BACKGROUND AND PURPOSE: Functional magnetic resonance imaging (fMRI) is becoming widely recognized as a key component of preoperative neurosurgical planning, although intraoperative electrocortical stimulation (ECS) is considered the gold standard surgical brain mapping method. However, acquiring and interpreting ECS results can sometimes be challenging. This retrospective study assesses whether intraoperative availability of fMRI impacted surgical decision-making when ECS was problematic or unobtainable. METHODS: Records were reviewed for 191 patients who underwent presurgical fMRI with fMRI loaded into the neuronavigation system. Four patients were excluded as a bur-hole biopsy was performed. Imaging was acquired at 3 Tesla and analyzed using the general linear model with significantly activated pixels determined via individually determined thresholds. fMRI maps were displayed intraoperatively via commercial neuronavigation systems. RESULTS: Seventy-one cases were planned ECS; however, 18 (25.35%) of these procedures were either not attempted or aborted/limited due to: seizure (10), patient difficulty cooperating with the ECS mapping (4), scarring/limited dural opening (3), or dural bleeding (1). In all aborted/limited ECS cases, the surgeon continued surgery using fMRI to guide surgical decision-making. There was no significant difference in the incidence of postoperative deficits between cases with completed ECS and those with limited/aborted ECS. CONCLUSIONS: Preoperative fMRI allowed for continuation of surgery in over one-fourth of patients in which planned ECS was incomplete or impossible, without a significantly different incidence of postoperative deficits compared to the patients with completed ECS. This demonstrates additional value of fMRI beyond presurgical planning, as fMRI data served as a backup method to ECS.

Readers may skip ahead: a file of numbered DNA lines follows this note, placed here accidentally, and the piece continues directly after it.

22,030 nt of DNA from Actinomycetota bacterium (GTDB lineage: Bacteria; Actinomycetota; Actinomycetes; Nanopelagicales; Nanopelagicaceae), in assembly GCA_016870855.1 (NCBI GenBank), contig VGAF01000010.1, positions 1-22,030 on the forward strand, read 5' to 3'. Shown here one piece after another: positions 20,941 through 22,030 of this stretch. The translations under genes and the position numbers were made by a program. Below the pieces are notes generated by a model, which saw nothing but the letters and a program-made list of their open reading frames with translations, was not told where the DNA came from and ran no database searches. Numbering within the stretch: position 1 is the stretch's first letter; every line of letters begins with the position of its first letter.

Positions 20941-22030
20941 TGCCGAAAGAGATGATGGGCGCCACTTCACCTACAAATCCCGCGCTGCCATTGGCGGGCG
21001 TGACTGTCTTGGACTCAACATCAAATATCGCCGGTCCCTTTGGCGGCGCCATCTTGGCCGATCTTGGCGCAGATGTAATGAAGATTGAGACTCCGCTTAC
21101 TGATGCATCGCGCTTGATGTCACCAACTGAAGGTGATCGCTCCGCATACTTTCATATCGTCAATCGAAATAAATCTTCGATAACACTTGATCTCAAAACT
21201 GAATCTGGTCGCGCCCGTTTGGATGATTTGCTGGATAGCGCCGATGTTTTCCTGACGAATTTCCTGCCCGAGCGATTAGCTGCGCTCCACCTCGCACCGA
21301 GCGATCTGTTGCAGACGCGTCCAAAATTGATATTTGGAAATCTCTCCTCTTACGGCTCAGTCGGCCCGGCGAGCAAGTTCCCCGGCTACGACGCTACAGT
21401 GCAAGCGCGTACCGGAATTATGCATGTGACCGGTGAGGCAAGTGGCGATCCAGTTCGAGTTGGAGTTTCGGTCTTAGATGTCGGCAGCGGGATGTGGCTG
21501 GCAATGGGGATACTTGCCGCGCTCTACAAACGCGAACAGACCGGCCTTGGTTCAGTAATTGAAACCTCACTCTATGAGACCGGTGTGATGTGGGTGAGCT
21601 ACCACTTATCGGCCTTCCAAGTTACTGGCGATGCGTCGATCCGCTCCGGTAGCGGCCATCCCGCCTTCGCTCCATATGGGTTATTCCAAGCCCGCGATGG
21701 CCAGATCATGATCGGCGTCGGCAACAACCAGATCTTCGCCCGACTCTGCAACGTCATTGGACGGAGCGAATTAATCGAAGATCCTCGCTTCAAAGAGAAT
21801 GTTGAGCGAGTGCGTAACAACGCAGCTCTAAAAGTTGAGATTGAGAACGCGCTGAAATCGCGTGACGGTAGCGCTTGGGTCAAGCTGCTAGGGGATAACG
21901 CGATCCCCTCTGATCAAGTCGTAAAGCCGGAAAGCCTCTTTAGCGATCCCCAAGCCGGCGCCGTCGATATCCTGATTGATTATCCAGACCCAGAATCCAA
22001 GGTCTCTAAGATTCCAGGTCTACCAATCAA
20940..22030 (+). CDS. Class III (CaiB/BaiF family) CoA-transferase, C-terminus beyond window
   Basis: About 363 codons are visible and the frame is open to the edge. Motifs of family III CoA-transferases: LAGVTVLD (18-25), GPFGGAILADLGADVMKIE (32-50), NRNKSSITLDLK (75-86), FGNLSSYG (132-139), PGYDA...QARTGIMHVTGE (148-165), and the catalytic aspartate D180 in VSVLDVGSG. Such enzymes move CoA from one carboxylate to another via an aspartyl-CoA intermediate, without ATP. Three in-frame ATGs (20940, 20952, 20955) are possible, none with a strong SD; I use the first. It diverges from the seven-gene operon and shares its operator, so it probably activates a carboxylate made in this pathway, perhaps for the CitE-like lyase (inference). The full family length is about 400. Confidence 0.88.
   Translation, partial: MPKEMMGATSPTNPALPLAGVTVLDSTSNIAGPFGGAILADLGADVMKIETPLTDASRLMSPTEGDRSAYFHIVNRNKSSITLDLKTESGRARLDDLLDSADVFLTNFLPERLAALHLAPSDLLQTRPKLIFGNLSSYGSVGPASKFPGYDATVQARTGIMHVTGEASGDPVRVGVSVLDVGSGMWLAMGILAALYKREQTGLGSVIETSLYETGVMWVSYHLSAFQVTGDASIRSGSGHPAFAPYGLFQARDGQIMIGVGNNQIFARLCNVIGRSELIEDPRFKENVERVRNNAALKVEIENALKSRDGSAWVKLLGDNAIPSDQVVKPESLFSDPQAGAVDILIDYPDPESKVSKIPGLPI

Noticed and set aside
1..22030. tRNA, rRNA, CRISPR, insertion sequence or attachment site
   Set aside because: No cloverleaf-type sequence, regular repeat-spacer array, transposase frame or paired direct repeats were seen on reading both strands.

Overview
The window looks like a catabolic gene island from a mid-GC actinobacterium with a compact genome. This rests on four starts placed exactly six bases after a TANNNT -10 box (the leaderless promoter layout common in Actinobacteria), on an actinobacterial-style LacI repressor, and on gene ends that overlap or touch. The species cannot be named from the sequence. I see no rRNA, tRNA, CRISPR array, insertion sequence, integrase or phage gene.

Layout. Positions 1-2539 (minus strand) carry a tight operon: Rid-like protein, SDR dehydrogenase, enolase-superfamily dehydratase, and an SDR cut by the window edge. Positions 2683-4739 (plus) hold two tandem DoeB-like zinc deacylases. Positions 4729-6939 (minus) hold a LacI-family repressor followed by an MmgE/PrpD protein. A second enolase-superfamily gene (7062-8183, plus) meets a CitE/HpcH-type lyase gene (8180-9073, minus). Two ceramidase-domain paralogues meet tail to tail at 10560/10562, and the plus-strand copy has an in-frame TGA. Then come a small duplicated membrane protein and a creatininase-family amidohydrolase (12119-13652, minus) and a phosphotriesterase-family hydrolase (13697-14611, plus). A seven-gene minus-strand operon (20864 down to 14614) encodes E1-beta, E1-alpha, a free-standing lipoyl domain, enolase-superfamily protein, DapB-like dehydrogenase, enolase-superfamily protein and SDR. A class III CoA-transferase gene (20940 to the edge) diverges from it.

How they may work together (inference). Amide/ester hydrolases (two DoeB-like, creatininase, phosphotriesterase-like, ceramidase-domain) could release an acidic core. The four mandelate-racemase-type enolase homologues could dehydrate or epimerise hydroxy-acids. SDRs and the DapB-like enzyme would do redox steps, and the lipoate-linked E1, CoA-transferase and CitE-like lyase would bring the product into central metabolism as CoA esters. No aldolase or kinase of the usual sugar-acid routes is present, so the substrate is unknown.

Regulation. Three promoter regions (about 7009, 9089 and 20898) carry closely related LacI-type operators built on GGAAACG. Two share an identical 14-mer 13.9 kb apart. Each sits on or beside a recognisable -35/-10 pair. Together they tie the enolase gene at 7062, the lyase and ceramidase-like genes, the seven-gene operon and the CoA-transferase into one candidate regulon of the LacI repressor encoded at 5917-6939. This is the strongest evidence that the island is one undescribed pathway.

Elizabeth C Randall, Begoña GC Lopez, Sen Peng, Michael S Regan, Walid M Abdelmoula, Sankha S Basu, Sandro Santagata, Haejin Yoon, Marcia C Haigis, Jeffrey N Agar, Nhan L Tran, William F Elmquist, Forest M White, Jann N Sarkaria, and Nathalie YR Agar. 3/2020. “Localized Metabolomic Gradients in Patient-Derived Xenograft Models of Glioblastoma.” Cancer Res, 80, 6, Pp. 1258-67.Abstract
Glioblastoma (GBM) is increasingly recognized as a disease involving dysfunctional cellular metabolism. GBMs are known to be complex heterogeneous systems containing multiple distinct cell populations and are supported by an aberrant network of blood vessels. A better understanding of GBM metabolism, its variation with respect to the tumor microenvironment, and resulting regional changes in chemical composition is required. This may shed light on the observed heterogeneous drug distribution, which cannot be fully described by limited or uneven disruption of the blood-brain barrier. In this work, we used mass spectrometry imaging (MSI) to map metabolites and lipids in patient-derived xenograft models of GBM. A data analysis workflow revealed that distinctive spectral signatures were detected from different regions of the intracranial tumor model. A series of long-chain acylcarnitines were identified and detected with increased intensity at the tumor edge. A 3D MSI dataset demonstrated that these molecules were observed throughout the entire tumor/normal interface and were not confined to a single plane. mRNA sequencing demonstrated that hallmark genes related to fatty acid metabolism were highly expressed in samples with higher acylcarnitine content. These data suggest that cells in the core and the edge of the tumor undergo different fatty acid metabolism, resulting in different chemical environments within the tumor. This may influence drug distribution through changes in tissue drug affinity or transport and constitute an important consideration for therapeutic strategies in the treatment of GBM. SIGNIFICANCE: GBM tumors exhibit a metabolic gradient that should be taken into consideration when designing therapeutic strategies for treatment..